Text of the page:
Thursday, November 02, 2017

Kerry Gilbert, Tight Wire: prose poems

the tattooed woman started out with only one tattoo—a simple rose vine cuff around her ankle—but it grew. the vine spread and blossomed up her leg and thigh and waist over one breast, down her arm and cuffed around her wrist. and while she slept, her wrists tied together as it crept up the other arm and down the other side of her body. she woke trapped in this new skin—a vine that noosed around her neck then shot deep-coloured roses across her face.

family got angry—how could this happen to you. friends stopped looking in her eyes, and so she joins the circus. poses mostly naked. strangers marvel at the deep ink that took over her body, and they wonder, what kind of girl was she.

I only recently discovered the work of British Columbia poet Kerry Gilbert, moving my way through her second collection, Tight Wire: prose poems (Salt Spring Island BC: Mother Tongue Publishing, 2016). Composed as a sequence/series of short prose vignettes, Gilbert writes on the between-ness of women, as Sharon Thesen suggests as part of her back cover blurb, writing “where the feminine is performed within the callousness of the culture’s expectations.”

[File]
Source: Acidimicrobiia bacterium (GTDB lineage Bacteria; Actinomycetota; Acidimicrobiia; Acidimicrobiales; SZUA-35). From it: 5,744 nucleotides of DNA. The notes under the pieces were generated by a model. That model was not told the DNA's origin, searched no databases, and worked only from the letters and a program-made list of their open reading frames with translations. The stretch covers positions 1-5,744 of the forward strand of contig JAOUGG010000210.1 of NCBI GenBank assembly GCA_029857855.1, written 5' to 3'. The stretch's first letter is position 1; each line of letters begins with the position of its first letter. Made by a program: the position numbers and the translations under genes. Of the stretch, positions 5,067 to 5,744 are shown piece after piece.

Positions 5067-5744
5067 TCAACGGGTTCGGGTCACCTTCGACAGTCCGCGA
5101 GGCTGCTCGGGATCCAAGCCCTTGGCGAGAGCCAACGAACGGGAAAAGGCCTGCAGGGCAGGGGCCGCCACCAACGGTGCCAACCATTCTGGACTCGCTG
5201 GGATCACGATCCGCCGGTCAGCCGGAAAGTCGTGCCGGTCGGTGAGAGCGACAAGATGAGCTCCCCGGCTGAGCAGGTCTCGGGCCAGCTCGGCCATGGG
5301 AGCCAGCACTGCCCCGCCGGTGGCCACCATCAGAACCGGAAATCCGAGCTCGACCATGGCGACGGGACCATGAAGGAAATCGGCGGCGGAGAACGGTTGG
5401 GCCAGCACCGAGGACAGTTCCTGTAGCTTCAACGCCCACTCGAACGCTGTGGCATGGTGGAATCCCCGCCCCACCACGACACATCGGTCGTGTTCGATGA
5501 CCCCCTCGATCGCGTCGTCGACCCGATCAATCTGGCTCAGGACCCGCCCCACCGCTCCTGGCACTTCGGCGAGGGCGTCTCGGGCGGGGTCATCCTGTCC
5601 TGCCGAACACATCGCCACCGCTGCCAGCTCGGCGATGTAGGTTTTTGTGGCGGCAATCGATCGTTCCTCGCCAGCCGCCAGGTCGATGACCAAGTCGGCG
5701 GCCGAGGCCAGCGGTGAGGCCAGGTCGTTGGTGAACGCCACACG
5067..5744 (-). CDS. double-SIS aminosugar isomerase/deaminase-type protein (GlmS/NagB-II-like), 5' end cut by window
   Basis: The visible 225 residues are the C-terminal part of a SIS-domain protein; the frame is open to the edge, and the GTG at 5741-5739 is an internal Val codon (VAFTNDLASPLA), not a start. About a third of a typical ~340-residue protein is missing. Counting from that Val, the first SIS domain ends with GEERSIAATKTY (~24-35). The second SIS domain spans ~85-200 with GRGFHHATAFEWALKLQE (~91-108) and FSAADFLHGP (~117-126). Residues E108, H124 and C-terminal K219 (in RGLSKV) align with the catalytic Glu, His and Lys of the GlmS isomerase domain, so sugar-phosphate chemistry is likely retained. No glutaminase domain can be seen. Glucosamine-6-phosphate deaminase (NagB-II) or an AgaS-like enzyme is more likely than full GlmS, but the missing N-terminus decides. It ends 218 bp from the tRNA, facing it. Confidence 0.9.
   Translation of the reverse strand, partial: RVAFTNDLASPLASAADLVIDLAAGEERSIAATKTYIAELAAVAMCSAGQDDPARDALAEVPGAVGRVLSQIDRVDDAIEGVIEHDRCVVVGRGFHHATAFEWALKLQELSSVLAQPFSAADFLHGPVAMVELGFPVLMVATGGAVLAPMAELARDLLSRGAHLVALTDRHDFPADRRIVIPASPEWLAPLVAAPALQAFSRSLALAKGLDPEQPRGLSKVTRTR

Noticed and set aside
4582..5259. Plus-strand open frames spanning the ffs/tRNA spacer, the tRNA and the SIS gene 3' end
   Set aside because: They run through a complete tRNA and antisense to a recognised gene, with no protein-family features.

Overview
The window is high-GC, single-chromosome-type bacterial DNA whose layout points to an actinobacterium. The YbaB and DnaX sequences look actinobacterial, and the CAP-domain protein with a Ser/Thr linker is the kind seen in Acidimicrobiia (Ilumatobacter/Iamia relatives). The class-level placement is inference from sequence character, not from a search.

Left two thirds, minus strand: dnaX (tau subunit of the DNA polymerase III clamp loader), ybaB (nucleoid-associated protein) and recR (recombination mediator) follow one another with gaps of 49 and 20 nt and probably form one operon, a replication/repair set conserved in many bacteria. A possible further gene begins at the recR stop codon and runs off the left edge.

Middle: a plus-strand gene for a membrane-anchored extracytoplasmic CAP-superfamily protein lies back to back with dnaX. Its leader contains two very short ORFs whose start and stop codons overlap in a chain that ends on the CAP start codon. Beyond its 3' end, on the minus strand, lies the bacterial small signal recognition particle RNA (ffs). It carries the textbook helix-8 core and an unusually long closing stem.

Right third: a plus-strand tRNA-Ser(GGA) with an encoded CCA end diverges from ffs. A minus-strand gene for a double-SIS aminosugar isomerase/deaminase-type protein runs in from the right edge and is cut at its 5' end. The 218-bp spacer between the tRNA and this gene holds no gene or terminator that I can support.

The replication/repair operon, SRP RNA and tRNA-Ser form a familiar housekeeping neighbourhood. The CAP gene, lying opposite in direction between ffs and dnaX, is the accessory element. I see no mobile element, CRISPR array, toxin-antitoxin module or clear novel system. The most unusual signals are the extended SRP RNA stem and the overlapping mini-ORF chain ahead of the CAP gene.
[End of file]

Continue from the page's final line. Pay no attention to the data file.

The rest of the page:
Moving through ongoing and outdated expectations of women, circus performers and the balance between the two, Gilbert explores the dark results of numerous and constant pressures put upon women, as well as those who push to break those arbitrary boundaries, from work to the domestic to the expectations of children in an array of poems that exist somewhere between short fictions and prose poems. I’m intrigued by the structure of her collection, despite the echoes of other works drift through my head: there does feel something different about Gilbert’s work, enough to make me wonder why I’m only hearing about her work now? As she writes:

after seven years, two months and three days of trying to conceive, the woman sits in the dark—empty wombed—at midnight at searches the computer for babies: from the ukraine, from china, from south africa. at the start, her husband had said he didn’t want to adopt; he feared he wouldn’t love the child as much as his own. the thought sits on her—she is so full of love she can’t breathe. feels like she could run out of this heavy perfect house, go straight to the airport, in her new silk butterfly nightgown, board a plane maniacally—head thrown back. mouth wide open—go pluck a baby out of an orphanage and run.

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